In an allergic reaction mast cells degranulate, but survive the process and can be reactivated to respond to a subsequent allergen challenge by mechanisms that remain unclear. In December Journal of Experimental Medicine, Zou Xiang and colleagues from Uppsala University, Sweden, show that the A1 gene is central to FcεRI-induced mast cell survival, while having no obvious role in mast cell development.

Xiang et al. used cultured murine mast cells and observed that A1-deficient mast cells released granule mediators similar to the wild-type control, but did not survive an allergic activation. In addition, sensitised A1-/- mice had fewer mast cells following allergen challenge, compared with littermate controls (J Exp Med 2001, 194:1561-1570).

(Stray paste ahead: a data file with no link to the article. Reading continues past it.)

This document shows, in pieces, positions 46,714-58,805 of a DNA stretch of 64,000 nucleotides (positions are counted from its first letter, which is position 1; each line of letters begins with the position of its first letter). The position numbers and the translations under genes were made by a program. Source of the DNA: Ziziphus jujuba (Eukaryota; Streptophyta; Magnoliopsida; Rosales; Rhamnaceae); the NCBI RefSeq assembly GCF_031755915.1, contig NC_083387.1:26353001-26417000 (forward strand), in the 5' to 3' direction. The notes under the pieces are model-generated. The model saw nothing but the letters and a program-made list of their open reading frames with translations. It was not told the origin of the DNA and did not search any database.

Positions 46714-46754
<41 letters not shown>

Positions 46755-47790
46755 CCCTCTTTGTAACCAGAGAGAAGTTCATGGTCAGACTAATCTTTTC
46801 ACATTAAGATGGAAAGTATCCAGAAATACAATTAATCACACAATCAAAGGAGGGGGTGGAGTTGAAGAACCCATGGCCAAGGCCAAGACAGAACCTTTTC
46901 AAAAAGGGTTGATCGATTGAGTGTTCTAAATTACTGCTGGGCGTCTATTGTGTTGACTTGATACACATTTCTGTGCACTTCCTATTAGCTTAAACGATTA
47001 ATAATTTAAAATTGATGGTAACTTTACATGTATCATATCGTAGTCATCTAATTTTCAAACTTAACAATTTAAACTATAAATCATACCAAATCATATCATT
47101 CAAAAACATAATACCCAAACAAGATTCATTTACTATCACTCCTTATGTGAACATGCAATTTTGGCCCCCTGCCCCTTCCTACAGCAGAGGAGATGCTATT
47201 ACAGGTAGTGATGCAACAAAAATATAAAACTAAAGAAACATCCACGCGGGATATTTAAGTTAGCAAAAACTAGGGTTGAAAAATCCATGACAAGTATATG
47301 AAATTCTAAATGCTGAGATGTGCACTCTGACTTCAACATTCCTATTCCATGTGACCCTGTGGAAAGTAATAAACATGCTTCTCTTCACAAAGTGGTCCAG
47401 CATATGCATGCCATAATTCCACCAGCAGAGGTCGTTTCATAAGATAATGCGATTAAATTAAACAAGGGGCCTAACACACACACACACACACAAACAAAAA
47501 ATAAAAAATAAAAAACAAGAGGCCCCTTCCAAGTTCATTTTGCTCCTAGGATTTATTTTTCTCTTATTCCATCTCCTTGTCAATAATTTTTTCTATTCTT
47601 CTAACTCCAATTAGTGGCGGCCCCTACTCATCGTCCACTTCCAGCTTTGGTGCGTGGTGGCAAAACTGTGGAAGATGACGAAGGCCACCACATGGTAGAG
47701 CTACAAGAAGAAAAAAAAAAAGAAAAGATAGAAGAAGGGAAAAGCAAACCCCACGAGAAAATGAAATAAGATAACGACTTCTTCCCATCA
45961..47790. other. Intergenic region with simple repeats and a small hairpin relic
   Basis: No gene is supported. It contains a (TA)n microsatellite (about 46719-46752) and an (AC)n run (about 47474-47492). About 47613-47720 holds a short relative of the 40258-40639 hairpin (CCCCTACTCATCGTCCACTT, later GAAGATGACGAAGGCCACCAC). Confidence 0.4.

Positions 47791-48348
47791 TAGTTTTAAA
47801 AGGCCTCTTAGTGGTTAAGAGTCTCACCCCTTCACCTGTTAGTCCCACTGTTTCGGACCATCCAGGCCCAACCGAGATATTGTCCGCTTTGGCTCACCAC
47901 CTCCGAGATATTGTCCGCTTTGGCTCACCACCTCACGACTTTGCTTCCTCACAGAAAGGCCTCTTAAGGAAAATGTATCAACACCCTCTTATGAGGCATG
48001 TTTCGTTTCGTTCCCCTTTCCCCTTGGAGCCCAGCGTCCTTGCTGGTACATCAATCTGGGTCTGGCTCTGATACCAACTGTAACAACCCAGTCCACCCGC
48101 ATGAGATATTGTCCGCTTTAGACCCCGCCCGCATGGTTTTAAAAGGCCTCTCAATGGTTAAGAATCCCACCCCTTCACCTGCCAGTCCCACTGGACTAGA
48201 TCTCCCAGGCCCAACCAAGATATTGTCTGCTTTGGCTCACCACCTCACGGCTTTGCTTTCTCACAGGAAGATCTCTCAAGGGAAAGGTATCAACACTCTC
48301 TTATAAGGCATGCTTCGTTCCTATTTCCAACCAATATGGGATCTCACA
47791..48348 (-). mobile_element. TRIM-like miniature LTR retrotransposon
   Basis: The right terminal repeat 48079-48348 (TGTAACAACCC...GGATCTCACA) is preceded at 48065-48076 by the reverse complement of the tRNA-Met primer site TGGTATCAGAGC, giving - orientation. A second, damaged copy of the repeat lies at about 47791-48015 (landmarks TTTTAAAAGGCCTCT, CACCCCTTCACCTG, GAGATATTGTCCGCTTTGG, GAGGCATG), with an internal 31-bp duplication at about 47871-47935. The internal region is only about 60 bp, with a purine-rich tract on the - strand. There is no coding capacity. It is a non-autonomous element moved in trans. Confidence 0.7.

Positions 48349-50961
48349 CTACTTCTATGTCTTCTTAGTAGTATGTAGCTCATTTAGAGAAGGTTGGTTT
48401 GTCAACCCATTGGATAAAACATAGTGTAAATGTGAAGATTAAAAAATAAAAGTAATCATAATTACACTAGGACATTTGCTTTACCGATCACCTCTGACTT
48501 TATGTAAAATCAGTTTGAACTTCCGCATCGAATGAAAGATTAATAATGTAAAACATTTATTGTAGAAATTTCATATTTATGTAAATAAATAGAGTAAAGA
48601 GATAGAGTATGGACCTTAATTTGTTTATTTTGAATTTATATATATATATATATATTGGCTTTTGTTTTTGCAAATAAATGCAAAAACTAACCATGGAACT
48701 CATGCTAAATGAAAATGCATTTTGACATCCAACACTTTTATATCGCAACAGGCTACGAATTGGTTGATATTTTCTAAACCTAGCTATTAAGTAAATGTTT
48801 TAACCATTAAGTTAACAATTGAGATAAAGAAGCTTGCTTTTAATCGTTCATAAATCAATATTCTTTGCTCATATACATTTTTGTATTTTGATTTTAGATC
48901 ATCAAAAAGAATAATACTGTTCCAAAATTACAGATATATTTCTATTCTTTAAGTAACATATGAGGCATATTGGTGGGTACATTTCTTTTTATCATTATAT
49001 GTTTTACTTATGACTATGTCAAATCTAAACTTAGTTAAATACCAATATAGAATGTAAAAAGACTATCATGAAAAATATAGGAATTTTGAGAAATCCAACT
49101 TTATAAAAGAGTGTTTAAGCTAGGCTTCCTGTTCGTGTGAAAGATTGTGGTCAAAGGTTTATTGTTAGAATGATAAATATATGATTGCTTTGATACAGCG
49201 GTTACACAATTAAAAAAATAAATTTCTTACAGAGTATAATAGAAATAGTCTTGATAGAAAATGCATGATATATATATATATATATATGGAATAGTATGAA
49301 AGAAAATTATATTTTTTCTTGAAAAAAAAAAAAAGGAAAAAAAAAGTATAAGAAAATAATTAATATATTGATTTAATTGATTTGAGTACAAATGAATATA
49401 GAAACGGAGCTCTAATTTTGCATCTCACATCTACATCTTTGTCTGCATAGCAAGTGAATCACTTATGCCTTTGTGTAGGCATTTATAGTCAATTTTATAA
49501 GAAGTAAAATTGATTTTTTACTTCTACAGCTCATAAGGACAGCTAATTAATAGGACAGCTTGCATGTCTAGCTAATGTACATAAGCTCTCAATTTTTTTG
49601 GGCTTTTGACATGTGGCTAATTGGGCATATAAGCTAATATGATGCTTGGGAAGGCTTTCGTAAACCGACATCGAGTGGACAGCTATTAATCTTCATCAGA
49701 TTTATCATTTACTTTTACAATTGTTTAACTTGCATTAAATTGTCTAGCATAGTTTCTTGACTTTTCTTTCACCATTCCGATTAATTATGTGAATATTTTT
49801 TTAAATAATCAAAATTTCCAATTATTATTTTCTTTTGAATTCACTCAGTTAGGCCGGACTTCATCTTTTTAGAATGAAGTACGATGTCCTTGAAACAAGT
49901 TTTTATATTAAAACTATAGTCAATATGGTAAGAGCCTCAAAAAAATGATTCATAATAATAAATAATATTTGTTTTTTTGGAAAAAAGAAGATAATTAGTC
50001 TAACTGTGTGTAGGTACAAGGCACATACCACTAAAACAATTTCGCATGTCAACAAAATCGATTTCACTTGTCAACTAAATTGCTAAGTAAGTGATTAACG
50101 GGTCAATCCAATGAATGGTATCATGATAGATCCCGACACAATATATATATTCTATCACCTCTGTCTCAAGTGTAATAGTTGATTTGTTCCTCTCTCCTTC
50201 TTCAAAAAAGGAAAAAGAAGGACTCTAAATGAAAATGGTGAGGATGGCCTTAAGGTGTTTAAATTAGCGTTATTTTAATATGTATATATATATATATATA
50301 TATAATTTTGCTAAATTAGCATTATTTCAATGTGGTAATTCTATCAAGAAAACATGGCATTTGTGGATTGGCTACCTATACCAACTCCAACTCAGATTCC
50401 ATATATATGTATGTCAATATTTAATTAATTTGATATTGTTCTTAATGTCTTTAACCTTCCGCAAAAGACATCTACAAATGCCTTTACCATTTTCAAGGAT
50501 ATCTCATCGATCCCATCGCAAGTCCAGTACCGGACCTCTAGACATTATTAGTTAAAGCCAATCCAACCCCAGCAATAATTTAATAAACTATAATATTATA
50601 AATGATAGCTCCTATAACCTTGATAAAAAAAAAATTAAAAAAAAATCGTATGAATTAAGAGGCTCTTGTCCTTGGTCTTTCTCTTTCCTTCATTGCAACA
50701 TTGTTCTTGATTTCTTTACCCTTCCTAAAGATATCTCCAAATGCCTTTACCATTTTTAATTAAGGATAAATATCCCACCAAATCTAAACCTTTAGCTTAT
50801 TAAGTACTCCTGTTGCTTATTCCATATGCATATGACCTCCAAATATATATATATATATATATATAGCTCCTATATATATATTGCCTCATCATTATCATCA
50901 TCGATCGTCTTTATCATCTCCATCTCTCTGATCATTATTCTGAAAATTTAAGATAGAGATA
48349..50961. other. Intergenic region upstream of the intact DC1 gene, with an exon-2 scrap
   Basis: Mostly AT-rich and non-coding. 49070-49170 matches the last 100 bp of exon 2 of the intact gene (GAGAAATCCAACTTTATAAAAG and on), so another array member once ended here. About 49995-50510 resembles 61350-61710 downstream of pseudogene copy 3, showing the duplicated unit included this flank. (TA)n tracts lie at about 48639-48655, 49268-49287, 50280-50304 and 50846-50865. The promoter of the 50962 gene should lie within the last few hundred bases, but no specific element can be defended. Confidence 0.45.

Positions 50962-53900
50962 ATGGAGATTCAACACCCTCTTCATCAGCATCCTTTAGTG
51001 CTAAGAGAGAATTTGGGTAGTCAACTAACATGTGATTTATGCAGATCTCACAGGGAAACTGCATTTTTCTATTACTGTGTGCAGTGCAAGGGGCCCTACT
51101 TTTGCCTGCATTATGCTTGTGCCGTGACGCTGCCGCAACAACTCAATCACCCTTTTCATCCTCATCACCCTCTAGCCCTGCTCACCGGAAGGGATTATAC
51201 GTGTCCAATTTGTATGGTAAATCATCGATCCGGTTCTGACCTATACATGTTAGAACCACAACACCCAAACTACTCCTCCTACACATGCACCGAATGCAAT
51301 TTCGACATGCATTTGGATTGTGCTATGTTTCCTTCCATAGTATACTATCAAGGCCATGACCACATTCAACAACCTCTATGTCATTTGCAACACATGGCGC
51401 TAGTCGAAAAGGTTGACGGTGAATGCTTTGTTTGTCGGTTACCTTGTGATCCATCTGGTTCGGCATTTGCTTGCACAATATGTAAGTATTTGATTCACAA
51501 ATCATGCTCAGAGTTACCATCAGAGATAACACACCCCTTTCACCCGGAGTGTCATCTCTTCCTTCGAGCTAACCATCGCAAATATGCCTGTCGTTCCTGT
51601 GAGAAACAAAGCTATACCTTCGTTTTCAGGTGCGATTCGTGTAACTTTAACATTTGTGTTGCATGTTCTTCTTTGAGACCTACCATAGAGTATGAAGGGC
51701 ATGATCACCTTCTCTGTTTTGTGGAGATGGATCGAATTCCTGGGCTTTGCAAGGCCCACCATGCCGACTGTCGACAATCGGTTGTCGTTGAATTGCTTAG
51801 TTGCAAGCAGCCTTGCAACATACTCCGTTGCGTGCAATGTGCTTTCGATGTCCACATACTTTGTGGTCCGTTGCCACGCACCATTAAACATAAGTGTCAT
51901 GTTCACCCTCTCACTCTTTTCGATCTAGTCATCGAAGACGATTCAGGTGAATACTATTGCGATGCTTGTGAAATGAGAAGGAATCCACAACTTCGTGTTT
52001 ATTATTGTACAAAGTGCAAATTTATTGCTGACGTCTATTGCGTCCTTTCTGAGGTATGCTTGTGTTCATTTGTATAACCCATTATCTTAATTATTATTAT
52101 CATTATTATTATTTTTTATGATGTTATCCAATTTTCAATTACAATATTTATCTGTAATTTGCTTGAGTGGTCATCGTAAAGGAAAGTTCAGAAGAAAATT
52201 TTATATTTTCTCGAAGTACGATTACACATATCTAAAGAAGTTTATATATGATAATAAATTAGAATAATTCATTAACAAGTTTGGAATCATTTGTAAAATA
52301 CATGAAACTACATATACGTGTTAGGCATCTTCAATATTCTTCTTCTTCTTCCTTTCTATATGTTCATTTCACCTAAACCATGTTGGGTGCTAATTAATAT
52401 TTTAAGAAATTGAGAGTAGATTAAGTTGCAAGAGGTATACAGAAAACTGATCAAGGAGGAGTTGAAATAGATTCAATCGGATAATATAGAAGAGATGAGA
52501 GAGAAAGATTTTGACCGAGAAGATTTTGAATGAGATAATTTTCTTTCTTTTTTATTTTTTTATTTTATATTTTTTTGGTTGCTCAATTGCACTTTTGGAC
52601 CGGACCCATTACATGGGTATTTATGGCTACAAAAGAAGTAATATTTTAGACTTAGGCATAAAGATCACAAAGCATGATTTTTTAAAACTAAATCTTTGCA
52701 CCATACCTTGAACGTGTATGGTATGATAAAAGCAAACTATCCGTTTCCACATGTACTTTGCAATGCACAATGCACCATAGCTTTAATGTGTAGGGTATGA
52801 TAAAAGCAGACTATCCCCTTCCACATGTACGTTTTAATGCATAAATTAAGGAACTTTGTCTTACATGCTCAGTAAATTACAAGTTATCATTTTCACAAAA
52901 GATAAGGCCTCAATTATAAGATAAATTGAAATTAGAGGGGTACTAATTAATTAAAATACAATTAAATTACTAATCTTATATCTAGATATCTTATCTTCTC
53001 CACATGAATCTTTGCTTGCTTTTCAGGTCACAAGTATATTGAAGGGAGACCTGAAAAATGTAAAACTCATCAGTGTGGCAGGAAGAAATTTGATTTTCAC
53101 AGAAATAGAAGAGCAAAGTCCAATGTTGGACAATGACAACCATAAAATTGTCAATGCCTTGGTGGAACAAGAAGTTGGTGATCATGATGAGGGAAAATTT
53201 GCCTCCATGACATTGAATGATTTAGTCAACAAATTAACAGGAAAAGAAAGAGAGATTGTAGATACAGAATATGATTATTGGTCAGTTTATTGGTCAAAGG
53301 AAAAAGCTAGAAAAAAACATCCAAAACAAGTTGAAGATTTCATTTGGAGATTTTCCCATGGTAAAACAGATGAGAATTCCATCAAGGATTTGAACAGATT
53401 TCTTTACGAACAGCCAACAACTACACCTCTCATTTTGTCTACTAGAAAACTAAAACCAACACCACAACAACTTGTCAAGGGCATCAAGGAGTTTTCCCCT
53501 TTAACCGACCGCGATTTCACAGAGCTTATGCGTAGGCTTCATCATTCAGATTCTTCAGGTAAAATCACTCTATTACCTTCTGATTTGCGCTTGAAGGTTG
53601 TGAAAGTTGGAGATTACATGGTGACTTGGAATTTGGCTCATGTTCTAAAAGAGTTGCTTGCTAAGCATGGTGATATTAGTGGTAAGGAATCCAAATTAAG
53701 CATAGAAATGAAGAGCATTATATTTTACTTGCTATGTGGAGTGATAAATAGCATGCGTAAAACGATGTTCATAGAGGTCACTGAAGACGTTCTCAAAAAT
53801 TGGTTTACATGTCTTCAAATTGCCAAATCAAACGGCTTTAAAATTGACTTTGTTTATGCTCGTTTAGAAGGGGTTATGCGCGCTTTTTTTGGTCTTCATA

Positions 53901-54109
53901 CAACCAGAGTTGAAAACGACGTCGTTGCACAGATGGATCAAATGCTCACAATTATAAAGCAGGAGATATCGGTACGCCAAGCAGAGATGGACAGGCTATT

"The challenge is now to determine whether A1 can be used as a target for the development of new allergy therapies. It is also possible that dysregulation of A1 in humans may...

Interested in reading more?

Become a Member of

Receive full access to more than 35 years of archives, as well as TS Digest, digital editions of The Scientist, feature stories, and much more!